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My 30KW Leaf is 4 years old and still manages 85 miles in winter 100+ in summer if I want it to.

There is s choice, you can eek out the range with careful driving and limiting your top speed, or you can relax, drive normally then stop and charge.

Charging away from home is really not a problem. In the case of your regular visit to parents - why not just plug it in to a 3 pin socket when you get there?
Or stop at a rapid charger.
You will hear people complaining that there aren’t enough chargers, but while we all want more, lots of chargers do already exist in the UK and you can use them.
 

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Leaf e+ 62kwh https://share.octopus.energy/quiet-puma-274
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Have you looked at the Kia soul?
These seem be better for battery longevity & range & start at around 12k + longer warranty..
 

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Discussion Starter #10
Have you looked at the Kia soul?
These seem be better for battery longevity & range & start at around 12k + longer
Thanks for the Soul recommendation, I'm going to add it to the list of cars to research.

I have just driven to my parents and I tried just using the heated steering wheel and heated seats in my Astra to see how warm I stayed... Needless to say, I was warm enough however the windows steamed up quite a lot. When you drive an EV and just used the heated seats/heated wheel do you periodically turn the windscreen blower on from time to time? Or do they have heated screens that you can pop on just to keep them clear from mist?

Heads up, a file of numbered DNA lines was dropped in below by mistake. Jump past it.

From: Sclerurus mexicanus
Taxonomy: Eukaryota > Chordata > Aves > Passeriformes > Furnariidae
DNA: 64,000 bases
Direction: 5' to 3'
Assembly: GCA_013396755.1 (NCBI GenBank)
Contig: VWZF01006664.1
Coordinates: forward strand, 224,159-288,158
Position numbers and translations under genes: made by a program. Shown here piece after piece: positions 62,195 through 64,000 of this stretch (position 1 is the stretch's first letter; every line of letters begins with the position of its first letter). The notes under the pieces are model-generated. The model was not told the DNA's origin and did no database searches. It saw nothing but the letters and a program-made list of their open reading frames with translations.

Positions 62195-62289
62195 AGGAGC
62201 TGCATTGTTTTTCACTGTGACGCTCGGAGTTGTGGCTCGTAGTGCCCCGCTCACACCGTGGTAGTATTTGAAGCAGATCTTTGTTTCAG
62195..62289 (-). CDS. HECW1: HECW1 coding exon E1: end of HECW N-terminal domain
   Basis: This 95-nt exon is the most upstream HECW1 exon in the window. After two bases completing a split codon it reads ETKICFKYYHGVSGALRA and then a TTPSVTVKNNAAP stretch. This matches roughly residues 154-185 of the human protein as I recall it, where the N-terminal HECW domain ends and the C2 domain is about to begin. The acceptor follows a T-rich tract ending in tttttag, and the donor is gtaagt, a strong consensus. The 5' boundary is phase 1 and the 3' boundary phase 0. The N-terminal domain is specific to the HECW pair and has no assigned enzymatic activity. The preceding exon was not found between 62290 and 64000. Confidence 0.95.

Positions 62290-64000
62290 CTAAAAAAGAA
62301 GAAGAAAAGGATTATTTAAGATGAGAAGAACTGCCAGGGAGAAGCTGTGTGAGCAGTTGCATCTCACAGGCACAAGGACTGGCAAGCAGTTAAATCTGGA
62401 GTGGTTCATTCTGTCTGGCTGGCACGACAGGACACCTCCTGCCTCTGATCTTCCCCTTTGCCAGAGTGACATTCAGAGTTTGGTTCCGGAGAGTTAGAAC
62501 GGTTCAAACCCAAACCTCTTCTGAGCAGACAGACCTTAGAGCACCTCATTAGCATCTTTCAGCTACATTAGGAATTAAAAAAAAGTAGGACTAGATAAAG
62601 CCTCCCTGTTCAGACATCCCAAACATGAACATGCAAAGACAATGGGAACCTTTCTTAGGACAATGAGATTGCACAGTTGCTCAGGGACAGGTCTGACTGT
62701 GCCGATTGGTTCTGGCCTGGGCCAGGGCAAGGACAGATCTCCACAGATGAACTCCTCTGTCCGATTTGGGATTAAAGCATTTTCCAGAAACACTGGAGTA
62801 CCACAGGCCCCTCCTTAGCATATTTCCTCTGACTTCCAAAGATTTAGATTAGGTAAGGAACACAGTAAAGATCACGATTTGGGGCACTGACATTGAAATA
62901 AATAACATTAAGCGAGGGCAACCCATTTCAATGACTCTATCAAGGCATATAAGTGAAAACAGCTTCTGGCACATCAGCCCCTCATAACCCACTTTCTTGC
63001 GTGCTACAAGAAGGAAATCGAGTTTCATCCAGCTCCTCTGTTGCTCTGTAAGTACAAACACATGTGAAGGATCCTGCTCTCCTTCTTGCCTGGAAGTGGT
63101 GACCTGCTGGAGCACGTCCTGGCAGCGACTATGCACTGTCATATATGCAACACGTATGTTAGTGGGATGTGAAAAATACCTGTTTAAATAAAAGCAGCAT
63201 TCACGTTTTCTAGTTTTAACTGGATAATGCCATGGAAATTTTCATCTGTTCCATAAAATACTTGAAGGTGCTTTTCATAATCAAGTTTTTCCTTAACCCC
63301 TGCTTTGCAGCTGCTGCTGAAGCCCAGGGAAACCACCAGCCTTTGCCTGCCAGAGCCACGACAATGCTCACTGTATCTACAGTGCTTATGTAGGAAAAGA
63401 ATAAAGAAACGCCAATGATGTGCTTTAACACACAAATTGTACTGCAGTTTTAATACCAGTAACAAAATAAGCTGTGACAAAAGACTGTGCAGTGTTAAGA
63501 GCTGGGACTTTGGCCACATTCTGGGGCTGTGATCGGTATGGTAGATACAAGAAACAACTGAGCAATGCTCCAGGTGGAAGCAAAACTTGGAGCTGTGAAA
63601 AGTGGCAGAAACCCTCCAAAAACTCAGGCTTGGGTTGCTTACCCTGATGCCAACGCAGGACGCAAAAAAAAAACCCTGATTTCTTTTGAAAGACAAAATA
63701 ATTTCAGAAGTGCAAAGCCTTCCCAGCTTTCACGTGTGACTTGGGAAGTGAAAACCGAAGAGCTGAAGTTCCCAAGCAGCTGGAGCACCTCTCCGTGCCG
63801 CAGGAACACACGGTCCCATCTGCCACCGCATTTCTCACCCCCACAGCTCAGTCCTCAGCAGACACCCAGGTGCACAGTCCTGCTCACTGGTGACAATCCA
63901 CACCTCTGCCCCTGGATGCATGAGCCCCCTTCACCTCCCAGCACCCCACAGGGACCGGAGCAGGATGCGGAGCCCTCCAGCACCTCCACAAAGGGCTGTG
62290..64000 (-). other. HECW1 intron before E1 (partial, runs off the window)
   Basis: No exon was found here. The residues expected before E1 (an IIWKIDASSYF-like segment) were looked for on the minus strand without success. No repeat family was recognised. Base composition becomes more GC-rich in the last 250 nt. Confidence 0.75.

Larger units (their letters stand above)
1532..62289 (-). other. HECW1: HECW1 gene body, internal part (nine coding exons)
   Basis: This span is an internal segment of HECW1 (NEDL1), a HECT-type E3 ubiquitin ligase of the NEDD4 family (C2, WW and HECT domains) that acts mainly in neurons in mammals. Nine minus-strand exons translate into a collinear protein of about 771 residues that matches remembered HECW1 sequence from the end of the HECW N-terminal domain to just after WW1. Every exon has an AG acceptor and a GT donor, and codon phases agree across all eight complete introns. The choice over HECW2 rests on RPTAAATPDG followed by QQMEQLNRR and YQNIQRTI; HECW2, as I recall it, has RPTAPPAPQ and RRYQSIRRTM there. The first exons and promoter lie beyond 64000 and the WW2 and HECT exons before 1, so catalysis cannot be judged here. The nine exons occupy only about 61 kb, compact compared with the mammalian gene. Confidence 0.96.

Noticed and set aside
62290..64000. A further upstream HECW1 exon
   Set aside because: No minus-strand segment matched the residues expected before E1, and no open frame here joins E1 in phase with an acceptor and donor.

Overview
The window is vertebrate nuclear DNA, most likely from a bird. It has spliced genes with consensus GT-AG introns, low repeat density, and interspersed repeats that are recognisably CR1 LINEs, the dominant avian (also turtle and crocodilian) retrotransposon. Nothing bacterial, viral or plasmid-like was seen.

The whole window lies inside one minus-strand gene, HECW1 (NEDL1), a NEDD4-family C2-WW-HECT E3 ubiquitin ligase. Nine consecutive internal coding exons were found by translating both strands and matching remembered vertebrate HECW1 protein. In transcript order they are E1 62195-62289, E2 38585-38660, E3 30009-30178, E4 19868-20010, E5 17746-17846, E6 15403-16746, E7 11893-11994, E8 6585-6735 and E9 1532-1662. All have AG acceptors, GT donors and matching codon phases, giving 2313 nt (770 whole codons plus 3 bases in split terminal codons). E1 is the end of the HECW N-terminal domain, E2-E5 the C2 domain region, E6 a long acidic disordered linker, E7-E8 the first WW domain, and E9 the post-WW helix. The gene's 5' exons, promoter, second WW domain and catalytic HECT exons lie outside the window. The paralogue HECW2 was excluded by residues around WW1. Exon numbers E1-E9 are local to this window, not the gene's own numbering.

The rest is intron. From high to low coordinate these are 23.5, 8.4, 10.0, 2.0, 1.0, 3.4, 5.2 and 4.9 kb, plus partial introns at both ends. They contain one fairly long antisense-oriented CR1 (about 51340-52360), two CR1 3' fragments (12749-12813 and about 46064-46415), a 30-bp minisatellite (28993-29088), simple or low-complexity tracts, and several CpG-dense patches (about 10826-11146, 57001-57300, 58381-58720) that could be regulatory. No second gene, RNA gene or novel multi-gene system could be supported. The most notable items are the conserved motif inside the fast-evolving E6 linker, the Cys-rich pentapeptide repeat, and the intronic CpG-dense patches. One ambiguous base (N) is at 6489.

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Thanks for the Soul recommendation, I'm going to add it to the list of cars to research.

I have just driven to my parents and I tried just using the heated steering wheel and heated seats in my Astra to see how warm I stayed... Needless to say, I was warm enough however the windows steamed up quite a lot. When you drive an EV and just used the heated seats/heated wheel do you periodically turn the windscreen blower on from time to time? Or do they have heated screens that you can pop on just to keep them clear from mist?
Most don't have heated windscreen. You can use the climate controls as and when needed to clear it, or just set it to a fairly low temperature.

Pre-heating the car while plugged in before you set off should help with both comfort and condensation issues too.
 

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Thanks for the Soul recommendation, I'm going to add it to the list of cars to research.

I have just driven to my parents and I tried just using the heated steering wheel and heated seats in my Astra to see how warm I stayed... Needless to say, I was warm enough however the windows steamed up quite a lot. When you drive an EV and just used the heated seats/heated wheel do you periodically turn the windscreen blower on from time to time? Or do they have heated screens that you can pop on just to keep them clear from mist?
When I needed to eek out the max range with my 1st couple of EVs I turned heat on to clear screen then turn heat off, then just used heated seat/steering & a woolly hat to stay warm, then just blower to keep screen clear, worked 99% of the time.. Occasionally the conditions require a bit of heat to keep screen clear but I just left it on low if needed.. I found the difference between heat on & off was between 15 & 20% range..
The e-Golf has an element heated front screen but these are a bit more expensive.. I think Kia & Hyundai has most efficient heaters that don't impact range as much..